Everywhere I’ve worked the official accrual is 2 point something days a month. You could take days you hadn’t yet accrued, but if you owed them days when you left your last pay would be docked.

Yes, I would think so. Because if they gave everyone 3 weeks vacation in January and you quit the moment you got it, they company would owe you three weeks vacation. This way, if it’s only earned per pay period than they don’t have to pay you credits past your last day of employment.

In the new system they still have to pay out accrued PTO, but they’ll pay out less to those who don’t work the full year. If its a large company with people constantly coming and going, its a cost savings.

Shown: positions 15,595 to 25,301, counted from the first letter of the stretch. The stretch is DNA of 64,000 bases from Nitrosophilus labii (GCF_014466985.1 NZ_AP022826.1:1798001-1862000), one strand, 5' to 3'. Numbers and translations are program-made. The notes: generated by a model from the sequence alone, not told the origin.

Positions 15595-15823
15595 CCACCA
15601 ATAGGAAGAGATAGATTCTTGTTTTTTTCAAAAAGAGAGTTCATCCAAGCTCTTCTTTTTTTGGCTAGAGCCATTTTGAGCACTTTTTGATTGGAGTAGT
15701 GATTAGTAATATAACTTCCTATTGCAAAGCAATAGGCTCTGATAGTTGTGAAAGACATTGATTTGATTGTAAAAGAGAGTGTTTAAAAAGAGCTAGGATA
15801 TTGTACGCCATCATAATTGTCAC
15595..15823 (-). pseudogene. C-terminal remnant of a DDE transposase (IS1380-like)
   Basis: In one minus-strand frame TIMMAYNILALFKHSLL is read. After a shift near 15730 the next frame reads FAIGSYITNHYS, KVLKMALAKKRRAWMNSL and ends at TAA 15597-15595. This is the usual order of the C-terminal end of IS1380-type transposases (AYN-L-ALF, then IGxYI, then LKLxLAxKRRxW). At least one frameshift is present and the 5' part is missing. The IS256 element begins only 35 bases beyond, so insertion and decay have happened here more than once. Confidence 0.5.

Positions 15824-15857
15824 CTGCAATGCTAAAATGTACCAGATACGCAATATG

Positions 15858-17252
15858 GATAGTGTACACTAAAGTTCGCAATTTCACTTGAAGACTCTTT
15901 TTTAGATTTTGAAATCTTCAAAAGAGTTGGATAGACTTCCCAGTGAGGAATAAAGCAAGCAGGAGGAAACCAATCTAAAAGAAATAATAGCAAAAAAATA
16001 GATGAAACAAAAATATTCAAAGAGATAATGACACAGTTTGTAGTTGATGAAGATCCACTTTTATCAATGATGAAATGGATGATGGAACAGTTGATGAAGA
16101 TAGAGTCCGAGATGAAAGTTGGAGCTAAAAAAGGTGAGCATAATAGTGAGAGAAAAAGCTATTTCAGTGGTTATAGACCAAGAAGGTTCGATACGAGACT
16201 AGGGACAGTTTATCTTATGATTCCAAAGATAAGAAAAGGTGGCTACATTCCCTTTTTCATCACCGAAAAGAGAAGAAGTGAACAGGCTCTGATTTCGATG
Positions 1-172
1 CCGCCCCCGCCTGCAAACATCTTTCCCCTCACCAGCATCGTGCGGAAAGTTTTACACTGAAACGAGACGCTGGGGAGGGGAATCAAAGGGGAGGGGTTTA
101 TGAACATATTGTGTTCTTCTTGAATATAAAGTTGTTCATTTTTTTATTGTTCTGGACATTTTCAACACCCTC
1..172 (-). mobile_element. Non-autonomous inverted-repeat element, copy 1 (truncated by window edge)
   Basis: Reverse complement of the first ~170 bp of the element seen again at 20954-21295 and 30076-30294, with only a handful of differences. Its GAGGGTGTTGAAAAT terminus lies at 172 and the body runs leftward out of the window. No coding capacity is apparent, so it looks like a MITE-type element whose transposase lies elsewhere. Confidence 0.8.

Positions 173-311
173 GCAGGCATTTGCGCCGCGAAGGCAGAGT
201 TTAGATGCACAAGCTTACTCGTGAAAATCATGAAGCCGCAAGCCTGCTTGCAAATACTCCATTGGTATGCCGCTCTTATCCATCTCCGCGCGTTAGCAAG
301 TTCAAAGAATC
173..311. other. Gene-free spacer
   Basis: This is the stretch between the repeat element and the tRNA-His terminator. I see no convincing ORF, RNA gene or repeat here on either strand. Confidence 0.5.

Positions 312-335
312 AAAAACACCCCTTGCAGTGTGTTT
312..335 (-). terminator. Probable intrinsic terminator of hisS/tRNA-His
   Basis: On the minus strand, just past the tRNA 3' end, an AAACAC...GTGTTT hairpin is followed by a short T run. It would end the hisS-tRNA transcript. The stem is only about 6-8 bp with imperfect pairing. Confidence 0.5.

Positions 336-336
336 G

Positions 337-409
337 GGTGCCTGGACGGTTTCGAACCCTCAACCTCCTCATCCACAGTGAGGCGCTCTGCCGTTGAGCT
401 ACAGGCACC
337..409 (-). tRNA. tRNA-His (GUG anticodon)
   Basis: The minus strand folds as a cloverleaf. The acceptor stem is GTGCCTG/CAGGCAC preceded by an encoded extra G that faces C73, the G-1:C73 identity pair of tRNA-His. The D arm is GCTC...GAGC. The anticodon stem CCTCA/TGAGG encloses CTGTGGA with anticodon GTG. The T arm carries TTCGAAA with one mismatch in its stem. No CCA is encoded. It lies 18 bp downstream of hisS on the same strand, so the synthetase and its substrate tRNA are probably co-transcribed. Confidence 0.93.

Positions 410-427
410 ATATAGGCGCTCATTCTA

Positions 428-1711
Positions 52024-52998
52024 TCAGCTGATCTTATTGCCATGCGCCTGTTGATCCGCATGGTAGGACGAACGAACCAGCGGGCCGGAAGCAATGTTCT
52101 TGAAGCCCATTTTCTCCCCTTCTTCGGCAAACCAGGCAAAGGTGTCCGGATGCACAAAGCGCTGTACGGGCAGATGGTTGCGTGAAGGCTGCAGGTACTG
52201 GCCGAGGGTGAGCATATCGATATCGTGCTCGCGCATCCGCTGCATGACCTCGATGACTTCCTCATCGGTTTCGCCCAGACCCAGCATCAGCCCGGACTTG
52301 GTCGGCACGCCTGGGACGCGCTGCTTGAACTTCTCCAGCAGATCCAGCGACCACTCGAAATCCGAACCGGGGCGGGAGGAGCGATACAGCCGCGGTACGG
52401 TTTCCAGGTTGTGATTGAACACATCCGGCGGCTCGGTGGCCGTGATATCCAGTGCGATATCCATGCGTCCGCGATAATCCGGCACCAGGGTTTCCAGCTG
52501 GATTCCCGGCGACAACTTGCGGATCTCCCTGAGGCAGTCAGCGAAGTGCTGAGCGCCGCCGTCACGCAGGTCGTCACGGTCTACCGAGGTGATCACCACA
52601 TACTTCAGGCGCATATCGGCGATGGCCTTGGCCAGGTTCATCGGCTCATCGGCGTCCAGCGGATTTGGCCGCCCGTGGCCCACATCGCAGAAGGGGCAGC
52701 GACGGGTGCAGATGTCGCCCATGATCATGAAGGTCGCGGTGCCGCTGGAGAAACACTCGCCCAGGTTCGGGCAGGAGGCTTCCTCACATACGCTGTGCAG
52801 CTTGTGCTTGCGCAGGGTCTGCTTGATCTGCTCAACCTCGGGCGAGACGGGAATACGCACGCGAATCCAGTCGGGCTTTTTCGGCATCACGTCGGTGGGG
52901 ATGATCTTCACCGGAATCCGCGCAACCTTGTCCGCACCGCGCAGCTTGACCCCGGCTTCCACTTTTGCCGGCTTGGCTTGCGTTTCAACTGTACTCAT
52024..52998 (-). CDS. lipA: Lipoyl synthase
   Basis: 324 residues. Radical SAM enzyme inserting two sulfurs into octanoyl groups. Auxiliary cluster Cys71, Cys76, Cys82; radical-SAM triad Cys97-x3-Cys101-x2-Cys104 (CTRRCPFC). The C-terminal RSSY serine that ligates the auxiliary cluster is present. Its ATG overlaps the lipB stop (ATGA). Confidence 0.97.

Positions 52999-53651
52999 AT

Also, I believe it is an accounting issue. Before, your company created a large liability in January that rode on the books all year. Now, the liability is spread over the entire year, and since employees take leave during the year, it is never as high as it used to be in January. Easier on the accountants.

I once worked for a non-profit health foundation. We had a set number of vacation days based on time of employment. When I first started I asked about sick days and was told, “If you are sick we expect you to stay home until you are well. Don’t come in here and spread your illness to others. If your child is sick and needs you at home, stay home. We don’t want you spending half your time on the phone checking up on your child.” Of course, the bottom line was if you took an extraordinary amount of sick time, you would probably be asked if you were really healthy enough for full-time work, or if you should be on disability.